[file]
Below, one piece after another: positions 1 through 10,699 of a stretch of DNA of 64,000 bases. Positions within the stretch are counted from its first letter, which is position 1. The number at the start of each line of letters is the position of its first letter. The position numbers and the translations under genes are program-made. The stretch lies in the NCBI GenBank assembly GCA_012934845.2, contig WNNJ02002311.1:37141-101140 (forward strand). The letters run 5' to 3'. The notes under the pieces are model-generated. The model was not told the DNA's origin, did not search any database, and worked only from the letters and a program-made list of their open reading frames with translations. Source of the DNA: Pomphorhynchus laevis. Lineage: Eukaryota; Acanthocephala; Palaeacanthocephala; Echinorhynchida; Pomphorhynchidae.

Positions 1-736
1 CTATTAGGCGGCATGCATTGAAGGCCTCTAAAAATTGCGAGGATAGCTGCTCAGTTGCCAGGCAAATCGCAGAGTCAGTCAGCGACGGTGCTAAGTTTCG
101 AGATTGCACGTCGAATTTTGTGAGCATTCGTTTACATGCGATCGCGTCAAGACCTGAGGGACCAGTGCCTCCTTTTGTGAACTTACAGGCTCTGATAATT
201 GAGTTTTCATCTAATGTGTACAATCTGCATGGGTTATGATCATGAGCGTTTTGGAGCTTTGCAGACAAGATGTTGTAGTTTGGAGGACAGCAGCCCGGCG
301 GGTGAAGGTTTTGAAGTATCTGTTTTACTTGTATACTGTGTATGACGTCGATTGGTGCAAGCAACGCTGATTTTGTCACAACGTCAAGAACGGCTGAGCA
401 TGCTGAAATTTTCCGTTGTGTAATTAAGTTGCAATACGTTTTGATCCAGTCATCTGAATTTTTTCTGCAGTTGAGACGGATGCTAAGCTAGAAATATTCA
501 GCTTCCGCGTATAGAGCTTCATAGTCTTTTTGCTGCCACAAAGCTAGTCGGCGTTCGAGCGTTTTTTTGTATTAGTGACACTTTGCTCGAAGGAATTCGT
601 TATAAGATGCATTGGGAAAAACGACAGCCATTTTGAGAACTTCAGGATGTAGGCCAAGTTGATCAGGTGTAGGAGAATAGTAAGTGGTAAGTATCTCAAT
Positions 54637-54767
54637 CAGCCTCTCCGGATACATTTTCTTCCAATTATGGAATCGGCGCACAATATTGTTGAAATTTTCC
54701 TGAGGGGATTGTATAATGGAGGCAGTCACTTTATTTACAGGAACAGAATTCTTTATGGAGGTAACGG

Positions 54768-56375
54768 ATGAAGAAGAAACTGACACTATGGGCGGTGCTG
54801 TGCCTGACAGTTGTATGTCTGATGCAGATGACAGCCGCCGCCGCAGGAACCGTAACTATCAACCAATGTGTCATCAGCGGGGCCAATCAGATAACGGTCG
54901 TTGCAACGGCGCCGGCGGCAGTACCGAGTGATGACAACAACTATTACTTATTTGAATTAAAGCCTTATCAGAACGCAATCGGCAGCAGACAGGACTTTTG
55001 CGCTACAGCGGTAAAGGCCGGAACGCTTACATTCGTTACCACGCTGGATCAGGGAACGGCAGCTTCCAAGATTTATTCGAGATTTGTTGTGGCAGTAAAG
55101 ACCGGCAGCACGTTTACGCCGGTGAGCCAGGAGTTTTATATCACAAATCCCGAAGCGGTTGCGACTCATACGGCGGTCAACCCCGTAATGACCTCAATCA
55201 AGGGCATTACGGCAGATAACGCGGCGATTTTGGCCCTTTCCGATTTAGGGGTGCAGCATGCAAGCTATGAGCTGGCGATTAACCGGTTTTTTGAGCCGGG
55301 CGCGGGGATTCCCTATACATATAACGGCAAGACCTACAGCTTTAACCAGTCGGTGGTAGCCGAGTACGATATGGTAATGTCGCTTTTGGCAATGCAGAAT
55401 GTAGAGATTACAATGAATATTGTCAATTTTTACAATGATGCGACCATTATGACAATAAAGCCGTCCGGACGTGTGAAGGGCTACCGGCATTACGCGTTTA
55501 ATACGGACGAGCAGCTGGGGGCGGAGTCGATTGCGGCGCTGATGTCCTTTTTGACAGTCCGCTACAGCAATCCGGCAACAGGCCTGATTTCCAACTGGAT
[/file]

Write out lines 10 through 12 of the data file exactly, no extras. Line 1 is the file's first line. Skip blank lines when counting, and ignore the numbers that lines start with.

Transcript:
Positions 54637-54767
54637 CAGCCTCTCCGGATACATTTTCTTCCAATTATGGAATCGGCGCACAATATTGTTGAAATTTTCC
54701 TGAGGGGATTGTATAATGGAGGCAGTCACTTTATTTACAGGAACAGAATTCTTTATGGAGGTAACGG